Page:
This study involved adult patients presenting to a UK emergency department with fever (see the Supplementary Text S1, Figure S6 and Table S1 for study details, and Table S2 for line data). All patients included in the study were admitted to hospital and received retrospective physician diagnosis (RPD), using all available clinical information at discharge, including any results of clinical microbiology and virus testing, to determine the presumptive etiology of the fever. Of the 90 patients comprising the FEVER study cohort, those with confirmed bacterial infections (N = 54) were identified by microbial culture of pathogenic bacteria from sterile sites. Confirmed viral infections (N = 14) were identified by positive nucleic acid detection or serological tests as ordered by the attending clinician (see Text S1). Patients who had no positive microbiological tests and recovered without empirical antimicrobial treatment (N = 22) were designated as indeterminate cases. Positively identified viruses in the ‘virally infected’ patients included Baltimore group I (herpes virus, varicella-zoster virus, Epstein-Barr virus, cytomegalovirus), Baltimore group IV (dengue virus), and Baltimore group V (Influenza A and B viruses). Figure 7, panel A shows box and whisker plots of the pan-viral signature, assayed in blood samples from the three patient groups. The pan-viral signature effectively separated febrile patients of confirmed viral etiology from those of confirmed bacterial etiology with AUC 0.93. All patients in this study had a fever (temperature >38.5 °C) at the time of presentation and blood sampling. The fact that the indeterminate cases recovered spontaneously may be most consistent with self-limiting viral illnesses, but interestingly only 2–3 of 22 indeterminate cases had pan-virus signature scores significantly higher than the proven cases of bacterial infection, suggesting that the majority of these indeterminate cases did not represent acute viral infections.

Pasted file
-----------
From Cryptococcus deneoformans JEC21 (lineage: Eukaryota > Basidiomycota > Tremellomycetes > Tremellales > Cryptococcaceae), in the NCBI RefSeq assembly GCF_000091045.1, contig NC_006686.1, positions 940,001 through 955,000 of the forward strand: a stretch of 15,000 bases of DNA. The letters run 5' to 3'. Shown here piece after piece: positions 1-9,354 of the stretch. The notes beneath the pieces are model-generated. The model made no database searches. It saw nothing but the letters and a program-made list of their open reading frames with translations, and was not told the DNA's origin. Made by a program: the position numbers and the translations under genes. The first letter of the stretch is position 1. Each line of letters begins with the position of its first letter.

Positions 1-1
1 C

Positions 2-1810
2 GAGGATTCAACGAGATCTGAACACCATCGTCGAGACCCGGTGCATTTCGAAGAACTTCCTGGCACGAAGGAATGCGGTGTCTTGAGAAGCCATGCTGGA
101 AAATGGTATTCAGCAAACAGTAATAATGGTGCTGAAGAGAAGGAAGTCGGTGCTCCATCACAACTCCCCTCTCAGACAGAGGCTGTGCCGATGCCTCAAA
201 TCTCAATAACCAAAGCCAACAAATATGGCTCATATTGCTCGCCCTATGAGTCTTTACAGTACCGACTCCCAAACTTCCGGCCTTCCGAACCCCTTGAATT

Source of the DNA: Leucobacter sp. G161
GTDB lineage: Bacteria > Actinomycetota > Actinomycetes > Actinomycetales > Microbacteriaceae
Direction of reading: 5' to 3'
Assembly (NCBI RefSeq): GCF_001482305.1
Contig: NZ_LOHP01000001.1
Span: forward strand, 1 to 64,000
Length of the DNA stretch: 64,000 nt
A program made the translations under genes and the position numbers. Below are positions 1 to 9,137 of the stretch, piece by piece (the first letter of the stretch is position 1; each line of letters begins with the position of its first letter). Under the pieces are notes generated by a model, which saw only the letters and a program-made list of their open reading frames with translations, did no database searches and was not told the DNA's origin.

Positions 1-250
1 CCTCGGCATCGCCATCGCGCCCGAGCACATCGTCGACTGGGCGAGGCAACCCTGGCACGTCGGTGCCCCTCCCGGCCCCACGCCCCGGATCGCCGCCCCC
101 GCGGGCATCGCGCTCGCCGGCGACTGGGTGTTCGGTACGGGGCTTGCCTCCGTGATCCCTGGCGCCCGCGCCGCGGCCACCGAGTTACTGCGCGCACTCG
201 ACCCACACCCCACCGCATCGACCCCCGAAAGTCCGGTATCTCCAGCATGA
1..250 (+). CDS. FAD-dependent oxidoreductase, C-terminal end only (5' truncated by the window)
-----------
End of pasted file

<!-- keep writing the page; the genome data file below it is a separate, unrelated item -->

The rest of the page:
Figure 7
Figure 7